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The Land:  Long before humans recorded its work, the Rio Grande was shaping Resaca de la Palma. Abandoned coils of riverbed, known locally as resacas, create wildlife-attracting ponds here when full. Along the natural levees of these shallow ponds are dense stands of banco woodlands and marsh vegetation. Elsewhere, drier Taumaulipan thorn woodlands include classic mesquite and anacahuita.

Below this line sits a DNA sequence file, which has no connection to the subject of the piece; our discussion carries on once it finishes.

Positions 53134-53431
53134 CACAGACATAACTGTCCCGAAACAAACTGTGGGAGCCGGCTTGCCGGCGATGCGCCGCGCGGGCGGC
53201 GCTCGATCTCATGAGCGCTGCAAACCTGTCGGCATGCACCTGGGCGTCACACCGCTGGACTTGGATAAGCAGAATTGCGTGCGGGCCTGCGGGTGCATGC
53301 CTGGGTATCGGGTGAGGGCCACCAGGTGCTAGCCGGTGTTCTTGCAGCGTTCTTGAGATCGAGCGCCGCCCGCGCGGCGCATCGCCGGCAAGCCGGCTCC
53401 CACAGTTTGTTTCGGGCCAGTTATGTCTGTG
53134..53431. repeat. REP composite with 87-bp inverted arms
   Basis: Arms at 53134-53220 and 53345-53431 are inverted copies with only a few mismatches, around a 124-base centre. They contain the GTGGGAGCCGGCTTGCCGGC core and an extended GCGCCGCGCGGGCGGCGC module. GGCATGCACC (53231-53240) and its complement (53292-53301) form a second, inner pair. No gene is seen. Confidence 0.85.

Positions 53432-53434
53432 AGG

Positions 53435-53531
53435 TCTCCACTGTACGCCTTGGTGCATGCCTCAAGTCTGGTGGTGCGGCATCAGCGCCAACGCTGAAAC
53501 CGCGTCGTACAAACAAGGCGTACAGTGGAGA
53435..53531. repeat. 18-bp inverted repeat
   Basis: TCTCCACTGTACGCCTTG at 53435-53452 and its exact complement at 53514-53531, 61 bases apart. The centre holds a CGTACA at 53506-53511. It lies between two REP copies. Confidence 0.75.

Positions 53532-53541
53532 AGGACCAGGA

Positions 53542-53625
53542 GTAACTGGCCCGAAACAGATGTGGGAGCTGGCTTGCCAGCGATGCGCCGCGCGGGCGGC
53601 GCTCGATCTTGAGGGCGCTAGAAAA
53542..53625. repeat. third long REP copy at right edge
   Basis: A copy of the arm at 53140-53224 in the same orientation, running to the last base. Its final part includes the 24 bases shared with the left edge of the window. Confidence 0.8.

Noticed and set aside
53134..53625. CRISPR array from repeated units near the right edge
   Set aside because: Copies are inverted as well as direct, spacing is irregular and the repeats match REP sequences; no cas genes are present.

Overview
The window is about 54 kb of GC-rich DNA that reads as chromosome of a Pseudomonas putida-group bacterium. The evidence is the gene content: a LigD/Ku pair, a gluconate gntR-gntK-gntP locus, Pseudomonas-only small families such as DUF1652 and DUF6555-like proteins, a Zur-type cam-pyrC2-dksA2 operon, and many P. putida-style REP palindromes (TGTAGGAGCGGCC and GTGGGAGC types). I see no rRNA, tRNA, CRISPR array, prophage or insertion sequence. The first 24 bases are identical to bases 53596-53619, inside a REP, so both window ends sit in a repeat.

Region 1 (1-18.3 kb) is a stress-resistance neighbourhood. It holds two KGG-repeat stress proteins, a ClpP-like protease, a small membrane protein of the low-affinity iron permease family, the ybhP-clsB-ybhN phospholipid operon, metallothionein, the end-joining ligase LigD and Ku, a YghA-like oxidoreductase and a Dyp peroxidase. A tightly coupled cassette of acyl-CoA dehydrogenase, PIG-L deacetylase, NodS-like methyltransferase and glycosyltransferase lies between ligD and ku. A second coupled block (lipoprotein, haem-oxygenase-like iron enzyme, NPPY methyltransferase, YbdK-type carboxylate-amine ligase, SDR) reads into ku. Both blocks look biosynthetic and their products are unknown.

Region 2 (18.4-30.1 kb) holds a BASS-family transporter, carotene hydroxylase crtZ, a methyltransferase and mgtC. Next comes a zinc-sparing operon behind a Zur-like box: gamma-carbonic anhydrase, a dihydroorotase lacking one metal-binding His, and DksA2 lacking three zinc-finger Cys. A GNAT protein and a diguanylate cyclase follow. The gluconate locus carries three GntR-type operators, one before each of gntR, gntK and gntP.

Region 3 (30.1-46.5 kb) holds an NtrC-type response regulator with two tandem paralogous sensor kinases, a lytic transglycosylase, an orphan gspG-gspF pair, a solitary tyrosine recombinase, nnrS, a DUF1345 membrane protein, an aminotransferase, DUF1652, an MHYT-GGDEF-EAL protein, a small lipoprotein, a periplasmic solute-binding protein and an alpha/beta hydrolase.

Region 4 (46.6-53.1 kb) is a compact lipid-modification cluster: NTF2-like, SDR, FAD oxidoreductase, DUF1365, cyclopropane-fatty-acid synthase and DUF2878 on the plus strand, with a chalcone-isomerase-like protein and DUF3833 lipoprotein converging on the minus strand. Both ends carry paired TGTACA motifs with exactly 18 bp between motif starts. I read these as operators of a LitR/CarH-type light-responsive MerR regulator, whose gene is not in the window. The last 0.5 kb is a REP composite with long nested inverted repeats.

The Birds:  Resaca de la Palma is an especially rich birding environment. Colorful Neotropical and Nearctic migrants — like the Summer Tanager, American Redstart, and Yellow-breasted Chat – have been noted here more often and in higher numbers. When resaca levels are controlled for the benefit of wildlife, species like the Least Grebe, Black-bellied Whistling Duck, Purple Gallinule and various herons, as well as migrating waterfowl in their seasons, should also congregate here. The property’s dense ground-level vegetation is especially attractive to species like the Olive Sparrow, Long-billed Thrasher and White-eyed Vireo, along with all the “Valley specialties.”

Green Jays Bobcat Family